A Walking Trail with My Community
Date: 26 Oct 2014
Time: 9am to 11.30am
Meeting Point: Queenstown MRT Station
Conducted by Angela Ow from My Community.
Free and open to SHS Members only. Limited to 25 participants. To register, please email email@example.com
My Community was formed in 2010 as a society under the Registries of Societies (ROS), and My Queenstown is a component of My Community. We champion the preservation and propagation of history and heritage in communities and civic spaces through research, documentation and forging partnerships with various stakeholders to make heritage and civic life vibrant and enriching.
Queenstown: the town with many firsts. The story of Queenstown began 27 September 1953 when British officials from the Singapore Improvement Trust (SIT) named the new town after Queen Elizabeth II in commemoration of her coronation in 1952. The suburb was the then the most ambitious project initiated by the SIT to tackle the overcrowding housing woes in Chinatown.
Bounded by Ridout Road, Tanglin Road, Alexandra Road, Holland Road and the Malayan Railway, the self-contained estate would cost some $80,000,000. The public housing project contain 11,000 apartment flats, which housed 70,000 people.
A myriad of social institutions were also pioneered in Queenstown. In 1956, the first technical school was opened to and equip Singaporeans with technical knowledge and skills to ride Singapore through industrialisation. In 1963, Singapore first polyclinic was established on Margaret Drive to provide access to subsidised healthcare. In 1970, the first branch library and sports complex were established to give its residents easy access to recreational facilities with easy commute.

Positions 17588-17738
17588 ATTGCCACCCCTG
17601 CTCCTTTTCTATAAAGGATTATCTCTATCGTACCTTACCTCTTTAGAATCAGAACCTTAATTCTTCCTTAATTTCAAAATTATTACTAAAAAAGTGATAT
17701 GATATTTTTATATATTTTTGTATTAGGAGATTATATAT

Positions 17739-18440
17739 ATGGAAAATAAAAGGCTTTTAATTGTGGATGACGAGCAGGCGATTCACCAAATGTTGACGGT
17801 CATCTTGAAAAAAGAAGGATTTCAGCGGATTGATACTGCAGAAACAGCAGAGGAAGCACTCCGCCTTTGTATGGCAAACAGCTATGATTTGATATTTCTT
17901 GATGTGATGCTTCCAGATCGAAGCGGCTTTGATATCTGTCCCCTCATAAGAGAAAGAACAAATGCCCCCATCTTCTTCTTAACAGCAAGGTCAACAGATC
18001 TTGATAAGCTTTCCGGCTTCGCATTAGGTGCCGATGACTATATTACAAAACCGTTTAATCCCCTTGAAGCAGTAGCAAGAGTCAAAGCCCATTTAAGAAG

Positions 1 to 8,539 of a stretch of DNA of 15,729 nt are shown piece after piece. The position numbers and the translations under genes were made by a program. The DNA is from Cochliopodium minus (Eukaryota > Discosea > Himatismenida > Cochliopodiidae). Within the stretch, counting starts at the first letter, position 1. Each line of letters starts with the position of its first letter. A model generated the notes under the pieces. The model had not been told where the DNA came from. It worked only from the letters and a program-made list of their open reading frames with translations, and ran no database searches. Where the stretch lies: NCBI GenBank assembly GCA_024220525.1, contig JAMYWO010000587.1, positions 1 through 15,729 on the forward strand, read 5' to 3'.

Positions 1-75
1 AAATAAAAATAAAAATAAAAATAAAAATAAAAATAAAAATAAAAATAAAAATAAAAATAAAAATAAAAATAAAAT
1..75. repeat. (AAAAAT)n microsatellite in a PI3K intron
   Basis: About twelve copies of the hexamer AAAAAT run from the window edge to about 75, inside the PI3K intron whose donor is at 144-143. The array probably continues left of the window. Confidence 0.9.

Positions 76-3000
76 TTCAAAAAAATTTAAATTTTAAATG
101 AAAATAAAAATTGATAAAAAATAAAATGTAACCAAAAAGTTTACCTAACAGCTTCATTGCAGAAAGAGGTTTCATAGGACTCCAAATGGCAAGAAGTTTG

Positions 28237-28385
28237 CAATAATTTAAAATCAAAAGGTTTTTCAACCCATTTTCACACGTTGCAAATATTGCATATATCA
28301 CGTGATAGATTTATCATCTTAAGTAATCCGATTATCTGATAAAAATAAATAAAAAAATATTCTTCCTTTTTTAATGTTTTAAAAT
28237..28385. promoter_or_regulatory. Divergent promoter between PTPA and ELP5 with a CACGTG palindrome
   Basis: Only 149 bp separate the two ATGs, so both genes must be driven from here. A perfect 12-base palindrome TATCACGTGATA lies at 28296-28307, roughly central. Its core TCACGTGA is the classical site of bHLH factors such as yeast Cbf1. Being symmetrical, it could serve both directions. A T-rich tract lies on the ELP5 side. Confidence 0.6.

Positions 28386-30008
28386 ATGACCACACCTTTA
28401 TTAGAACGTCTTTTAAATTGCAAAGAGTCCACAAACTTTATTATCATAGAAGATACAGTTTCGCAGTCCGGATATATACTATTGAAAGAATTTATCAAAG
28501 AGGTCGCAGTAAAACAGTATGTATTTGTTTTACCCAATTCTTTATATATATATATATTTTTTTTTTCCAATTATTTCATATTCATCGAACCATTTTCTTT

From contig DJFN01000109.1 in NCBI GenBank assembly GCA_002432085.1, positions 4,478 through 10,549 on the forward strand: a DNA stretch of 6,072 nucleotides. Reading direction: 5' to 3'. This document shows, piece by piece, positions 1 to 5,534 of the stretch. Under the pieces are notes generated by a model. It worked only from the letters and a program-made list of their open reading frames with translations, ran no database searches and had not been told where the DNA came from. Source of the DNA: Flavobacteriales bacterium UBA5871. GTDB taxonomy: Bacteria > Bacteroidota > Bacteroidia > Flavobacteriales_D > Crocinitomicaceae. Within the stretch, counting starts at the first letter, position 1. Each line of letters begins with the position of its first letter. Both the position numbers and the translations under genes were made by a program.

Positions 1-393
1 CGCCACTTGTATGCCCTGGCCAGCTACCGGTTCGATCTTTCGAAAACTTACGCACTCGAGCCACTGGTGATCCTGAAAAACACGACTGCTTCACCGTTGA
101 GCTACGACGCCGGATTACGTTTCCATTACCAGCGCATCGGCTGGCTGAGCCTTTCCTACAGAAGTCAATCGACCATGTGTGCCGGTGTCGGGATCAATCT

Many iconic buildings and landmarks in Queenstown remain to this day, but a few did not survive the relentless pace of development. Tah Chung Emporium, the Japanese Garden and the former Queenstown Remand Centre were demolished in the last 30 years. In June 2014, the Housing and Development Board announced that 31 HDB blocks at Tanglin Halt will be redeveloped into new and higher residential blocks.
Join us as we visit historical landmarks, and get up close and personal with the neighbourhood through stories shared by long-time residents- Encik Jali-Jali the barber (photo below) and Encik Mahmood who lived in Tanglin Halt since the 1960s.
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